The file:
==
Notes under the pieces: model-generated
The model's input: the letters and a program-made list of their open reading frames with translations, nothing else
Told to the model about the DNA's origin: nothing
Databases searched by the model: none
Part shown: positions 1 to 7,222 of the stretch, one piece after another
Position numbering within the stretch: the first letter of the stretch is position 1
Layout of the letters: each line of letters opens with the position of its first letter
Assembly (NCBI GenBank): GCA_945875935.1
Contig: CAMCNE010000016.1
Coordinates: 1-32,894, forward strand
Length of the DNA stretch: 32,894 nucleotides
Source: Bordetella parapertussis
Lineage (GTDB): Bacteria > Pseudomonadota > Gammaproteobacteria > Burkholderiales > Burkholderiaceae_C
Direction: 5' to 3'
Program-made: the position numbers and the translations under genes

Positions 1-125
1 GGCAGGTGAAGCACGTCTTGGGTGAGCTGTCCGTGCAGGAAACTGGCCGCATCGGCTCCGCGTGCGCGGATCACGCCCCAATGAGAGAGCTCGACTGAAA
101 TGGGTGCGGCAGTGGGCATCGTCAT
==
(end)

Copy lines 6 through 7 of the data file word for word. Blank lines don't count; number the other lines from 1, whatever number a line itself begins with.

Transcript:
Position numbering within the stretch: the first letter of the stretch is position 1
Layout of the letters: each line of letters opens with the position of its first letter